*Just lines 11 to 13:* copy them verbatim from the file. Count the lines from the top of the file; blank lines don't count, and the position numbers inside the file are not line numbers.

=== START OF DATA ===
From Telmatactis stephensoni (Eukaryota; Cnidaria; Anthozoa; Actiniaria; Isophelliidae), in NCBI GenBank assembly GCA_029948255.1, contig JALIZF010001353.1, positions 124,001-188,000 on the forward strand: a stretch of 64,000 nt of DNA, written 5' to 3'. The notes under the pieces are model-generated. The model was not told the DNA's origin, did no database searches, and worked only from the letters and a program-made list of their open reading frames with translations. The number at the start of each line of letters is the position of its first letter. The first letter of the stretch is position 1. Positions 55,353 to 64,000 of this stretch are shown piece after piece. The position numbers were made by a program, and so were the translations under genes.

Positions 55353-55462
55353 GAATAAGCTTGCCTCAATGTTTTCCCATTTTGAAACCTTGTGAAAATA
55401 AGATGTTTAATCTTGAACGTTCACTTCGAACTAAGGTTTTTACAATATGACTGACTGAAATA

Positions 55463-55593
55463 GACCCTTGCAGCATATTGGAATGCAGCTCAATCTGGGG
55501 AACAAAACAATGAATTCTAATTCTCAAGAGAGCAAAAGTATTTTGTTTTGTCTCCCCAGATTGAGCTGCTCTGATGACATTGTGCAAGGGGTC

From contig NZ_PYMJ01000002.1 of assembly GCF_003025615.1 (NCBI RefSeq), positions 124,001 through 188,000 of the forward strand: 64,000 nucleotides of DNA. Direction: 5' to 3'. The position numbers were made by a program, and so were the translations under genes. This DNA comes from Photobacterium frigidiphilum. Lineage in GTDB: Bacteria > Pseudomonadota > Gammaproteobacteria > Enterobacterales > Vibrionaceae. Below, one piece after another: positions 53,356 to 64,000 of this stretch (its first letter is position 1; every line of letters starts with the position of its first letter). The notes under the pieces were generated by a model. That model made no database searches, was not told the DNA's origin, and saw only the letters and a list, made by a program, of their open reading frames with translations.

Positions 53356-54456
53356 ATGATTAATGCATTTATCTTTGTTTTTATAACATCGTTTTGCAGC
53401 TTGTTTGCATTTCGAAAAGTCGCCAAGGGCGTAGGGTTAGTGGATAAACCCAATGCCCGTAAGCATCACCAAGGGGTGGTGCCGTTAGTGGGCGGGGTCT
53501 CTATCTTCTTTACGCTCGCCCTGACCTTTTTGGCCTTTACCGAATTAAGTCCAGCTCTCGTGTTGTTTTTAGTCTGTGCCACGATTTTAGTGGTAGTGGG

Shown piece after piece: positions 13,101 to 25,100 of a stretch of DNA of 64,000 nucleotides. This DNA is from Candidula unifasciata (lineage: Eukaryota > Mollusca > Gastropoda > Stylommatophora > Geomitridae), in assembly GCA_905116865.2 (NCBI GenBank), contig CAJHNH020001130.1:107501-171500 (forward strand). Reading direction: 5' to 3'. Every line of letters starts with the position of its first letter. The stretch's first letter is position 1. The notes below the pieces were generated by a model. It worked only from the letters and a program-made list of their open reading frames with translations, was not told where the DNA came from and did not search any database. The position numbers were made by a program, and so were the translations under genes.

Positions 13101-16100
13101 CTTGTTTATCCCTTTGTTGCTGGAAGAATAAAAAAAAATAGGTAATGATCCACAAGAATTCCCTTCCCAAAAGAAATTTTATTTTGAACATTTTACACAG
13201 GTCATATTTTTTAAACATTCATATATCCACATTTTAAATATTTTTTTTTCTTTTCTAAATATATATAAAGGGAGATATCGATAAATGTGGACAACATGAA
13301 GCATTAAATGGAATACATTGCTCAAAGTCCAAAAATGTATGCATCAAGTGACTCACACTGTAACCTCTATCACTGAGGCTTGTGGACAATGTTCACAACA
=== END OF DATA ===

53401 TTGTTTGCATTTCGAAAAGTCGCCAAGGGCGTAGGGTTAGTGGATAAACCCAATGCCCGTAAGCATCACCAAGGGGTGGTGCCGTTAGTGGGCGGGGTCT
53501 CTATCTTCTTTACGCTCGCCCTGACCTTTTTGGCCTTTACCGAATTAAGTCCAGCTCTCGTGTTGTTTTTAGTCTGTGCCACGATTTTAGTGGTAGTGGG

Shown piece after piece: positions 13,101 to 25,100 of a stretch of DNA of 64,000 nucleotides. This DNA is from Candidula unifasciata (lineage: Eukaryota > Mollusca > Gastropoda > Stylommatophora > Geomitridae), in assembly GCA_905116865.2 (NCBI GenBank), contig CAJHNH020001130.1:107501-171500 (forward strand). Reading direction: 5' to 3'. Every line of letters starts with the position of its first letter. The stretch's first letter is position 1. The notes below the pieces were generated by a model. It worked only from the letters and a program-made list of their open reading frames with translations, was not told where the DNA came from and did not search any database. The position numbers were made by a program, and so were the translations under genes.